A collaborative team of researchers, including scientists from UCLA, has uncovered evidence for a genetic alteration that appears to contribute to disorders of brain development, including schizophrenia. The study also establishes a genetic link between two unrelated mental disorders, schizophrenia and Fragile X syndrome, a disorder associated with both intellectual impairment and autism. The discovery might lead to new therapies to treat mental disorders. It was published in the August 4 online edition of the journal Nature Neuroscience.
The researchers discovered that a disruption of a gene called TOP3B is associated with an increased risk of schizophrenia, as well as impairment in intellectual function. In addition, they found that the TOP3B protein also interacts with another protein called FMRP. The disruption of this protein is responsible for Fragile X. These findings suggest a previously unsuspected link between the two disorders.
A wealth of information about genetic factors involved in disease; however, little is known about the biology behind schizophrenia, noted senior author Nelson Freimer, a UCLA professor of psychiatry. He said, “This collaborative effort has uncovered a promising biological pathway that appears to underlie schizophrenia and may contribute to the cognitive impairment that is an important component of the disorder.”
For the study, the researchers drew from a database that facilitates research in the genetically unique population of Northeast Finland, where people have lived in relative isolation for several centuries. This population has three times the frequency of schizophrenia compared to the national average in Finland; it also has a higher rate of intellectual impairment. The researchers accessed the genomic data from the database and looked for genetic deletions or mutations that are relatively common in this region although rare elsewhere in the world. They discovered a rare genetic deletion affecting TOP3B that increases a person’s susceptibility to schizophrenia as well as other disorders of brain development, including intellectual impairment. They theorized that this deletion directly disrupts the TOP3B gene to cause its effects on the brain.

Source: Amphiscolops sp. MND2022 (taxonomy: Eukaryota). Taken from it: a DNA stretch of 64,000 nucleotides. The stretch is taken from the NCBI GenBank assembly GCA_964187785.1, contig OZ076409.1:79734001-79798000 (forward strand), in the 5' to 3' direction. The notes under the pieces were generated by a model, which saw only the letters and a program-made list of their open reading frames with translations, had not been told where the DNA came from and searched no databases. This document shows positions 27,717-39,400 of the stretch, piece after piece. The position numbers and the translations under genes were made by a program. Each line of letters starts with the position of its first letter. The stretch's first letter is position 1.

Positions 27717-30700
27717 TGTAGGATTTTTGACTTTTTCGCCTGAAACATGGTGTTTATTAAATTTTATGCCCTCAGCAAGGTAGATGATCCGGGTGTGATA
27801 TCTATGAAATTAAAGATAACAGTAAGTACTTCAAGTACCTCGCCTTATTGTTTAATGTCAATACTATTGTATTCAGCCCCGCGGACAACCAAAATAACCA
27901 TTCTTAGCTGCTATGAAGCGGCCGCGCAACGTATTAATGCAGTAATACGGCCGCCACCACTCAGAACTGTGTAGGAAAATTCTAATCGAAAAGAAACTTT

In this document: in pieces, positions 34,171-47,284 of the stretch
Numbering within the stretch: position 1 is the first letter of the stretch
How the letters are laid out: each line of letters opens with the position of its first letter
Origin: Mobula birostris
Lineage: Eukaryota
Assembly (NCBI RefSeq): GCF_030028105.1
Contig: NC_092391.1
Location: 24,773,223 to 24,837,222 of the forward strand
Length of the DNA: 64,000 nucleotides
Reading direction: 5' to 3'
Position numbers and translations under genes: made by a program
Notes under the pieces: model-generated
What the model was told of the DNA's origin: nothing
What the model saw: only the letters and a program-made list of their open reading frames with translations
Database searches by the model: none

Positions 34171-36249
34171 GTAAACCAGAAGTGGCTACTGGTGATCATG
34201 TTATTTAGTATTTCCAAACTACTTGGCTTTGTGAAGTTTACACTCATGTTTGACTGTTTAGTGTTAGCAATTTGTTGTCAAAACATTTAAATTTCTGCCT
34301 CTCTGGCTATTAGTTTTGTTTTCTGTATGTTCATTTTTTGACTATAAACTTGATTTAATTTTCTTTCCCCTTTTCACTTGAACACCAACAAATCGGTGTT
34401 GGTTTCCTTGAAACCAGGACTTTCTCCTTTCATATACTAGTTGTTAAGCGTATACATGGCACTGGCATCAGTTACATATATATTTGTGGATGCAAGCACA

After identifying the link between TOP3B and schizophrenia, the researchers attempted to determine why disrupting this gene might increase susceptibility to disease. For this, they investigated the function of the protein TOP3B encodes. They found that the TOP3B protein interacts with another protein known as FMRP. The deactivation or disruption of FMRP is responsible for Fragile X syndrome, a disorder associated with autism and learning difficulties, primarily in men. Within the northern Finnish population, the team identified four people who did not have a functioning copy of the TOP3B gene. All four were diagnosed as having cognitive impairments and/or schizophrenia, solidifying the evidence that this gene is important in these brain disorders and that they are biologically linked.
Dr. Freimer explained, “Although schizophrenia and Fragile X may seem drastically different, cognitive impairment is frequently associated with both conditions. So, it is not unexpected that they could share some of the same biological processes. What is interesting about this study is that through investigations in an isolated corner of Finland we are contributing to concerted international efforts that are beginning to unravel the genetic root of schizophrenia, a debilitating disorder that affects so many people throughout the world. Potentially this may someday lead to new drug targets against these disorders.”